Theme

ABO Blood Types
I was shocked to learn that Mongolians overran the last of European civilization in 1000 AD. I'm a bit of a history buff, especially European history, and this nasty little fact completely escaped my notice. How come the citizens of Western Europe didn't notice that they were overrrun by Mongolians? And how come the history books say the main Mongolian invasions were in about 1220 AD?



1. All knowledgeable scientists agree that this is the primitive allle, present in all primates. Subsequent mutations created the null allele (O) and the B allele, which is a modified version of the wild-type allele. I assume that Canadian Blood Services must be in possession of very recent information that overthrows all those previous scientific papers.

15 comments:

  1. I first came across this nuttiness yesterday when I ran into someone who explained that as type O we had to eat a bit of meat and can't be vegetarian—even though my wife and I have been healthy vegetarians for 20 years.

    It turns out that this nonsense is in a book, Eat Right for Your Type, that basically makes the stuff up. It claims the initial blood type was O, despite the evidence that it was probably A, and that the different types require different diets. I'm surprised that people who should know the most about blood would fall for that crap.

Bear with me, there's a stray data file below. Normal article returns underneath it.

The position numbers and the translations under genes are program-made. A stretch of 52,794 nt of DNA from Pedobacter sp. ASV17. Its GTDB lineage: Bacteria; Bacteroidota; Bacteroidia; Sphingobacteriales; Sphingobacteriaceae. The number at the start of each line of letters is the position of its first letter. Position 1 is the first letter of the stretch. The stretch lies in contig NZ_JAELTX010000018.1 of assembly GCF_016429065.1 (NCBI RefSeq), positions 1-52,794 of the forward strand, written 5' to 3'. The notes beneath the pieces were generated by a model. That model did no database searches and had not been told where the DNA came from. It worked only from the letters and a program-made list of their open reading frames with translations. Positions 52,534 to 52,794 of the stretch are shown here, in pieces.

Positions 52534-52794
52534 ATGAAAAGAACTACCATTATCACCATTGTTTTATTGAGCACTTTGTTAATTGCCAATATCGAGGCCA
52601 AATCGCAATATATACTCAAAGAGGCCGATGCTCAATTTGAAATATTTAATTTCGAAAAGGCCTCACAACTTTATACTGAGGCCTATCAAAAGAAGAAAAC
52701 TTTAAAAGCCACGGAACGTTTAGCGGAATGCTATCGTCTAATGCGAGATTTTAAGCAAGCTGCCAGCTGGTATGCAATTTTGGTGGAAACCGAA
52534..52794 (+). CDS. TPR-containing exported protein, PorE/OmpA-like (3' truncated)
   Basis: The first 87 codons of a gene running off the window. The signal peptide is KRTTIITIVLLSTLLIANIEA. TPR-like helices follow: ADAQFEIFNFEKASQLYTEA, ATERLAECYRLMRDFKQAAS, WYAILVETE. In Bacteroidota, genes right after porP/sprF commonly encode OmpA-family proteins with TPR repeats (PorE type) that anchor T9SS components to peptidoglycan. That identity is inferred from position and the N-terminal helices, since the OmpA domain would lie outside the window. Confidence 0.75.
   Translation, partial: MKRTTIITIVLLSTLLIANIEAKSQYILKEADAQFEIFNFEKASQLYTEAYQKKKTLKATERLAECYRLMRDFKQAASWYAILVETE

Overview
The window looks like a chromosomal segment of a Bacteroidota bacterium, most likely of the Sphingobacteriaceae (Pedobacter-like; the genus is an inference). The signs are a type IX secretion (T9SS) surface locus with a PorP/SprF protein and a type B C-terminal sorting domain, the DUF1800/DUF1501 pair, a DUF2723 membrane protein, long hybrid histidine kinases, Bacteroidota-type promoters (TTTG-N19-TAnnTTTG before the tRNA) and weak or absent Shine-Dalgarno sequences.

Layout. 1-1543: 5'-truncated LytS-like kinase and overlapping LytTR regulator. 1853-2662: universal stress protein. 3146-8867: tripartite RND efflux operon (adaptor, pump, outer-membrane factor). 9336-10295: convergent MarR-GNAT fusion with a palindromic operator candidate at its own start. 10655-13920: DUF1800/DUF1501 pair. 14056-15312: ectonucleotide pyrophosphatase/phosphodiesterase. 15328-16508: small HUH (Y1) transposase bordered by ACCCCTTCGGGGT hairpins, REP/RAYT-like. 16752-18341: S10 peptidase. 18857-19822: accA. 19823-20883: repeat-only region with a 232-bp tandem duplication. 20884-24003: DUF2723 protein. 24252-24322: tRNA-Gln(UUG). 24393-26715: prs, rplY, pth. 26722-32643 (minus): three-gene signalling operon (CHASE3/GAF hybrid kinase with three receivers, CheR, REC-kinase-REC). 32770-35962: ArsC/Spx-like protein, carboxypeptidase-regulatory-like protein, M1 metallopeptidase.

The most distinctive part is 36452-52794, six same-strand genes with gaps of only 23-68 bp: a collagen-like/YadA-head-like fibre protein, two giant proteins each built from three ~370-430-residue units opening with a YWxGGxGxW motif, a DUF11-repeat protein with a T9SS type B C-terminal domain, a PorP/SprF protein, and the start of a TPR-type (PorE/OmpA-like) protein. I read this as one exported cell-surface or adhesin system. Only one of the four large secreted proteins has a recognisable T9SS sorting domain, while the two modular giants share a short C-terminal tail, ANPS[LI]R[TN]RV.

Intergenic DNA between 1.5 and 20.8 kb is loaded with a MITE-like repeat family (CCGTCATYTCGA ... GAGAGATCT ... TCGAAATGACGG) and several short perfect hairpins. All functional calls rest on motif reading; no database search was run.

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  2. I could not make this stuff up.

    Wow.

    I guess I better go chew on some beef jerky.

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  3. These supposed "facts" are similar to the claims in a diet book by Peter D'Adamo titled, "Eat Right 4 Your Type". He has a series of diet recommendations based on the concept that different blood types evolved in different populations (agriculturalists, hunter-gatherers, etc) and therefore need different diets. I haven't checked that the dates are the same, but the book is a plausible source for the Canadian Blood Services site.